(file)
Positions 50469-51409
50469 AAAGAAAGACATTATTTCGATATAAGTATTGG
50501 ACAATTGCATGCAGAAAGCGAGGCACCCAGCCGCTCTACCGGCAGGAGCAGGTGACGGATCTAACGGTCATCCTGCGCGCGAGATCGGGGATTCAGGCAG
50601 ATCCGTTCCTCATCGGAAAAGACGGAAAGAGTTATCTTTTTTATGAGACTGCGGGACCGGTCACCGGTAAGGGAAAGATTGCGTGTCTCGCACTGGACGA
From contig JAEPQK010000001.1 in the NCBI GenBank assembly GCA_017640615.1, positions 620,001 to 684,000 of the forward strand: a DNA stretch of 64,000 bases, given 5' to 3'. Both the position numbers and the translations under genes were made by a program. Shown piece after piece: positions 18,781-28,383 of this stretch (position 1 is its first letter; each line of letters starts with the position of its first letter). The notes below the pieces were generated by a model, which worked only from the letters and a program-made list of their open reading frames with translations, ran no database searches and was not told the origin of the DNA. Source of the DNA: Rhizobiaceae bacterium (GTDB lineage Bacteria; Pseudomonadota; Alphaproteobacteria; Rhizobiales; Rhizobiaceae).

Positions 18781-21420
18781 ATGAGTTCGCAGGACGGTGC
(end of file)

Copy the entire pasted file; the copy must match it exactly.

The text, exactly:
Positions 50469-51409
50469 AAAGAAAGACATTATTTCGATATAAGTATTGG
50501 ACAATTGCATGCAGAAAGCGAGGCACCCAGCCGCTCTACCGGCAGGAGCAGGTGACGGATCTAACGGTCATCCTGCGCGCGAGATCGGGGATTCAGGCAG
50601 ATCCGTTCCTCATCGGAAAAGACGGAAAGAGTTATCTTTTTTATGAGACTGCGGGACCGGTCACCGGTAAGGGAAAGATTGCGTGTCTCGCACTGGACGA
From contig JAEPQK010000001.1 in the NCBI GenBank assembly GCA_017640615.1, positions 620,001 to 684,000 of the forward strand: a DNA stretch of 64,000 bases, given 5' to 3'. Both the position numbers and the translations under genes were made by a program. Shown piece after piece: positions 18,781-28,383 of this stretch (position 1 is its first letter; each line of letters starts with the position of its first letter). The notes below the pieces were generated by a model, which worked only from the letters and a program-made list of their open reading frames with translations, ran no database searches and was not told the origin of the DNA. Source of the DNA: Rhizobiaceae bacterium (GTDB lineage Bacteria; Pseudomonadota; Alphaproteobacteria; Rhizobiales; Rhizobiaceae).

Positions 18781-21420
18781 ATGAGTTCGCAGGACGGTGC